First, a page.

There was a time when observers attributed court conflicts to old-school misogyny. For her first 17 years on the court, Abrahamson was the only female justice. Today, there are more female justices — Abrahamson, Patience Drake Roggensack, Ann Walsh Bradley and Annette Kingsland Ziegler — than male. Gender, though, is about the only thing some of them have in common.
There are deep ideological differences, to be sure. Abrahamson and Bradley are the two liberal stalwarts, and the court’s longest-serving justices. According to data compiled by the Wisconsin Law Journal, they are also virtual clones. They agreed with each other in 98% of all cases in the 2008-09 term.
Roggensack anchors the other end of the spectrum. The conservative jurist, first elected to the court in 2003, concurred with Abrahamson in only 60% of decisions in the last term, according to the Law Journal, and in less than half of the torts and insurance cases. The court’s two newest and youngest justices, Annette Ziegler and Michael Gableman, sided with Roggensack 94% of the time, the Law Journal found, while David Prosser concurred with her 86% of the time.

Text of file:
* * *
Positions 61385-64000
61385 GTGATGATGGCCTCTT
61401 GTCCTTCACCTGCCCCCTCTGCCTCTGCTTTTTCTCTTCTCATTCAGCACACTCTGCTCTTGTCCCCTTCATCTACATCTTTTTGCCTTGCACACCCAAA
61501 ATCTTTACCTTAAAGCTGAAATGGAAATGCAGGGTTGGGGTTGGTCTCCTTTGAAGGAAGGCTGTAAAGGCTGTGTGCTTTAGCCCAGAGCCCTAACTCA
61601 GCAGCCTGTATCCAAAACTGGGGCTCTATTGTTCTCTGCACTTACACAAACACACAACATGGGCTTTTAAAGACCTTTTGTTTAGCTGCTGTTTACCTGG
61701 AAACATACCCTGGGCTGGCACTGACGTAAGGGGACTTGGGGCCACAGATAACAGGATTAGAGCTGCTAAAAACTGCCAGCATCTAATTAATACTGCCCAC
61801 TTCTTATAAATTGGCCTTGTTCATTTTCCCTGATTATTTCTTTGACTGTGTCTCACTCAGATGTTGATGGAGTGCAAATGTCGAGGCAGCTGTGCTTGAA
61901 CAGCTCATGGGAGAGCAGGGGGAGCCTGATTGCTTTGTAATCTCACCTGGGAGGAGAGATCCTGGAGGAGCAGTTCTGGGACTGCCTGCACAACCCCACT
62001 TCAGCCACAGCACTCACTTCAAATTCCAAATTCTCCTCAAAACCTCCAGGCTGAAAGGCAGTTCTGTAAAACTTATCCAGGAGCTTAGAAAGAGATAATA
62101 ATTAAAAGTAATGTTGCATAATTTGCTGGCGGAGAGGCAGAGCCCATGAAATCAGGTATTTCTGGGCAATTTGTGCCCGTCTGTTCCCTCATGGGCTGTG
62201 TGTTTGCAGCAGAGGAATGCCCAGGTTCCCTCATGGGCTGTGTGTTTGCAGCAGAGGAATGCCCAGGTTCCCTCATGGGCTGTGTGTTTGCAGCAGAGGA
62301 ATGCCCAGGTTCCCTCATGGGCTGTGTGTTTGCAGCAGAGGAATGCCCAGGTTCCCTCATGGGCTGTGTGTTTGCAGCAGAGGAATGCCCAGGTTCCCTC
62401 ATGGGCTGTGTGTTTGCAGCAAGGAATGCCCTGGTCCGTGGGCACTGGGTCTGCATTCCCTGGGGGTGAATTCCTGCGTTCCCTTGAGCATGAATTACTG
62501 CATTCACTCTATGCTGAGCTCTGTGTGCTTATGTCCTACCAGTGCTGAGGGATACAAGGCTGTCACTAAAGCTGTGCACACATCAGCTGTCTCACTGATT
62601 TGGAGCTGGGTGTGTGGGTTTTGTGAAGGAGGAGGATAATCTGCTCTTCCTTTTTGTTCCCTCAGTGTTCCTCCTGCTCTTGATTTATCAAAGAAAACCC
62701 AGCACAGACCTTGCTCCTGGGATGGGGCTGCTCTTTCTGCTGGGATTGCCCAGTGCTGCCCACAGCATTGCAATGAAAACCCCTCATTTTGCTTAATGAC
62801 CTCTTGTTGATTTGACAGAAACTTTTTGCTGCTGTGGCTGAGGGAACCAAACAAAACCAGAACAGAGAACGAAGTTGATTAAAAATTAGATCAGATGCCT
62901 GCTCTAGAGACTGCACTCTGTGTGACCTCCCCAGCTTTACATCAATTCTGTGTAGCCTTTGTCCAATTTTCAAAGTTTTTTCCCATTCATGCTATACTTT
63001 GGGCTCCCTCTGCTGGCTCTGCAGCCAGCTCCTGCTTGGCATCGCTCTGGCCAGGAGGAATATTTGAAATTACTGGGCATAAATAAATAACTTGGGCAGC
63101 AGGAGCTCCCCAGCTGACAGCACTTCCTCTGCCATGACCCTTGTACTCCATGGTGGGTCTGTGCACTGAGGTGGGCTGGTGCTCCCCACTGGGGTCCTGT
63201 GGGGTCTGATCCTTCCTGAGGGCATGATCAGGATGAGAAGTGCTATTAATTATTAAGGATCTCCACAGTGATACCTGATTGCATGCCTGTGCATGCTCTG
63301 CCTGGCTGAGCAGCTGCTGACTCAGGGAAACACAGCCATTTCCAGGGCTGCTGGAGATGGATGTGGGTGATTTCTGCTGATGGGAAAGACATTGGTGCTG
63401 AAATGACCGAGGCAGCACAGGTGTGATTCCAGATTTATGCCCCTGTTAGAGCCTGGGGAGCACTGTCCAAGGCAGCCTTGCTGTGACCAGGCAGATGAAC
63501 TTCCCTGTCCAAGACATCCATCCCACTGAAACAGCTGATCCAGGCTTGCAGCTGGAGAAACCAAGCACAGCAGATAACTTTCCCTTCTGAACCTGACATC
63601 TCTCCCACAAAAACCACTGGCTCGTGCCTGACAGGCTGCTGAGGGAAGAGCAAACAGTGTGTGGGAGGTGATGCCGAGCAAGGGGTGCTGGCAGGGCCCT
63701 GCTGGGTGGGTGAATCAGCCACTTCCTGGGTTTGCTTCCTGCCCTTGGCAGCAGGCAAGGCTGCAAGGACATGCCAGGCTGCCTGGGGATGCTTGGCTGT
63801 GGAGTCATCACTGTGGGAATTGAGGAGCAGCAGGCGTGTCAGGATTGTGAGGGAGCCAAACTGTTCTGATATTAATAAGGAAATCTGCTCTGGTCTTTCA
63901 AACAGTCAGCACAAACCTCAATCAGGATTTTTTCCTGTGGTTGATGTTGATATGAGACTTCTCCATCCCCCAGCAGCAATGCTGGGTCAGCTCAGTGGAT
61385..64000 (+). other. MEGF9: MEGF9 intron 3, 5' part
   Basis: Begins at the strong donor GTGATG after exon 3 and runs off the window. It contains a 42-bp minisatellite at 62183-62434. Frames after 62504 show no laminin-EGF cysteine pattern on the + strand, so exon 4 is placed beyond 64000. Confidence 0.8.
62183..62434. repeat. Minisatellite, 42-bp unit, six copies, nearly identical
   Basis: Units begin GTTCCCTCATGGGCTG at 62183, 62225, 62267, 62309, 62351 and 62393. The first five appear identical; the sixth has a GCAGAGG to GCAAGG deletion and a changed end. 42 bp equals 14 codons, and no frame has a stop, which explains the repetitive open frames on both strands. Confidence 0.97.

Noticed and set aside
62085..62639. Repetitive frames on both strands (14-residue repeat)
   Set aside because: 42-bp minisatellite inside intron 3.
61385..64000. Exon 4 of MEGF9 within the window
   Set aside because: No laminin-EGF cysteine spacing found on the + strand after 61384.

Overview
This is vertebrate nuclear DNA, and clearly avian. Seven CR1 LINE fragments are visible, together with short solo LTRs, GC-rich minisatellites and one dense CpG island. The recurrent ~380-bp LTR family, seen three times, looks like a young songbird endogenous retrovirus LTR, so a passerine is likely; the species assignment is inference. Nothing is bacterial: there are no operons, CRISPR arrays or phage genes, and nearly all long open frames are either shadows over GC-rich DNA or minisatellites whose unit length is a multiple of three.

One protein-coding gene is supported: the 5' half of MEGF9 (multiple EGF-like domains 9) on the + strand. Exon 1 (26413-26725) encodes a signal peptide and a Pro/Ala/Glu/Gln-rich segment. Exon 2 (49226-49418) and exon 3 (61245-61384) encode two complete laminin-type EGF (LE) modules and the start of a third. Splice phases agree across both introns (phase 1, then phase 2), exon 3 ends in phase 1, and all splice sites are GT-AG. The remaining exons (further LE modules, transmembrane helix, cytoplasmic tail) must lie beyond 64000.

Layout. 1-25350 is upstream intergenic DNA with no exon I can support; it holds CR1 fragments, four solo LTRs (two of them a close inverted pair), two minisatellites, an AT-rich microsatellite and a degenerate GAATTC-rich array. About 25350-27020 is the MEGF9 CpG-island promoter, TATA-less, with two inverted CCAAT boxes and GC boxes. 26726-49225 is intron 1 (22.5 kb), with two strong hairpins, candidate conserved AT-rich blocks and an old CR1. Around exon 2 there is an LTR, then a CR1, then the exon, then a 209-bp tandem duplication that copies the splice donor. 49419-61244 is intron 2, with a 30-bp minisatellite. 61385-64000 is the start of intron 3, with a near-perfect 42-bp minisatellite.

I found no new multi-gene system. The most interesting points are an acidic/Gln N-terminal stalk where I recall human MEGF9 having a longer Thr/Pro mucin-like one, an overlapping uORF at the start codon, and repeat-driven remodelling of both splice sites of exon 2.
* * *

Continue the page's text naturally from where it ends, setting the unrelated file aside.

Though perceived as increasingly liberal, Justice Patrick Crooks concurred with Roggensack almost as frequently as Prosser did — although not always on the same issues and certainly not on one that has consumed much of the court’s time and energy: recusal, which is when a judge must remove himself or herself from hearing a case because of perceived bias or a conflict of interest.
There are, in fact, numerous recusal issues that have proved to be uniquely divisive — partly because they raise very personal questions about judicial impartiality but also because they feed into broad ideological conflicts that starkly play out in judicial elections.